To prove this point, I had one of my more irrigation trigger-happy friends purchase a soil moisture meter. He was astounded at the degree of change from morning to afternoon. Yet even more astounded at how much moisture was back after the overnight rise in relative humidity (the ratio of the amount of water vapor in the air at a specific temperature to the maximum amount that the air could hold at that temperature, expressed as a percentage). So at dawn, when the rH is at it's highest, there was plenty of soil moisture and he didn't have to add a drop of water. ET? Sure. It's a factor, but when ET's are low, it isn't always the best idea to just trickle out some water.

 

Posted ImageFor many places, Irrigation Water Quality is a challenge and so being in a hurry to add more salt to your soils just lacks common sense. There again, Don't becomes the operative word.

 

So just a tip. When you think you want to water this spring. Think. Think hard. Don't just make an easy choice. But at the same time, when it is time, it is time and that's part of the Art of what we do. Everyone knows you have sprinklers under there. Don't rush to use them.




On Getting Well: Something I Know Nothing About

  Posted in Health 12 March 2010 · 928 views

Posted ImageOne hit on the inhaler. Nothing. Second hit. Nothing. I can't catch my breath, can't stop coughing. I feel my knees getting weak. Mouth open. Hit number three. Nothing. This is it. I'm gonna freaking be the only human monkey capable of being stupid enough to die at the medical clinic. Thinking. I really don't want to do this in public.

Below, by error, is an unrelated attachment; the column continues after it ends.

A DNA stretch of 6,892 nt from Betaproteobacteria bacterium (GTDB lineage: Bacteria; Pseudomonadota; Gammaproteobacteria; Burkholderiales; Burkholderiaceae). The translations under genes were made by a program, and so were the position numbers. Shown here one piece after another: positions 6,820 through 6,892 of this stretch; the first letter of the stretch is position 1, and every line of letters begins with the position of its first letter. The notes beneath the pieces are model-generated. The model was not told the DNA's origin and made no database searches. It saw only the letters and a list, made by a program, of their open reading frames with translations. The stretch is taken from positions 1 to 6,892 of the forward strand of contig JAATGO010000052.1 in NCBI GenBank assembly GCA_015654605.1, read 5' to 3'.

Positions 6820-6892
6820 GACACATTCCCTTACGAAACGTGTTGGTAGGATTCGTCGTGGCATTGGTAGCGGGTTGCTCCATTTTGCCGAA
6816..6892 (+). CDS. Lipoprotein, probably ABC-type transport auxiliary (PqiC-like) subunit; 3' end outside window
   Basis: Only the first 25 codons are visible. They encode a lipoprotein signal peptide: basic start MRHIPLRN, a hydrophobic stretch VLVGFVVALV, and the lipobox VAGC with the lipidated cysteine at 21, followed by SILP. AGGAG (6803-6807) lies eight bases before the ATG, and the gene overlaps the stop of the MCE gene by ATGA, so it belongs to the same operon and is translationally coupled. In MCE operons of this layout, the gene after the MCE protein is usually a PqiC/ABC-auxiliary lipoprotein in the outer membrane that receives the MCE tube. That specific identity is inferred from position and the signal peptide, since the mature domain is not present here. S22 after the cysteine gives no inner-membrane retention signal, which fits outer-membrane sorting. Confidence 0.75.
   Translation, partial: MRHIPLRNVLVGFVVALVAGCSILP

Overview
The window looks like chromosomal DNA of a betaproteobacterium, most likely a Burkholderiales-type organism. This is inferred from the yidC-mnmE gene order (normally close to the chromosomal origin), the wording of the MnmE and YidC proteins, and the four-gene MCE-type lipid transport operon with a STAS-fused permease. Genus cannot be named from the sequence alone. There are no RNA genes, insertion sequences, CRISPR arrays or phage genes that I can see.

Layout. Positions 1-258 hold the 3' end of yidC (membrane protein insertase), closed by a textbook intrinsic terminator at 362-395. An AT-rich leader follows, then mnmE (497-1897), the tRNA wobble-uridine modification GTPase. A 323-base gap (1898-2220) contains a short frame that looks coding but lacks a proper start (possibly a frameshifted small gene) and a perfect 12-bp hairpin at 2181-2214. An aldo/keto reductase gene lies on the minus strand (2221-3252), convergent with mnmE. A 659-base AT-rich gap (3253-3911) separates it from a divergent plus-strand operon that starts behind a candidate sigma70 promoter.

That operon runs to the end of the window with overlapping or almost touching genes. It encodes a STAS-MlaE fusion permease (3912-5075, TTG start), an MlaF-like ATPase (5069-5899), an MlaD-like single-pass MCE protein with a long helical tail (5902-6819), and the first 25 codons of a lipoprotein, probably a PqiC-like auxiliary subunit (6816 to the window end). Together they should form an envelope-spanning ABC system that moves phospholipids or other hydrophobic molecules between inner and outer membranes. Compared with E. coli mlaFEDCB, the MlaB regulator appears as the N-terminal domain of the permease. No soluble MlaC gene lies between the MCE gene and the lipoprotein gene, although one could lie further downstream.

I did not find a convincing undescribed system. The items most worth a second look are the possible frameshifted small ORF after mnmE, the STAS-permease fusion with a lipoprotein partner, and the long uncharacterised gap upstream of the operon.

I duck into the mens restroom. Stall is open. Grab a big hunk of wall. Hit number four on the Albuterol. And I finally sort of get a breath. One more. Then another. I stumble/shuffle out of the building, looking, I'm sure, like a large unshowered coughing spitting Sasquach. In my car and all I can think to do is drive the 10 min. home and never ever visit a medical facility again. It didn't seem so bad, going in for a chest Xray and 15 min. later, it seemed like I wasn't going to make it home. Ever.

Couldn't sleep Friday night because I coughed the cough of the Howling Monkey. Didn't sleep much Saturday night because the Howler was joined by his relative the Wheezer.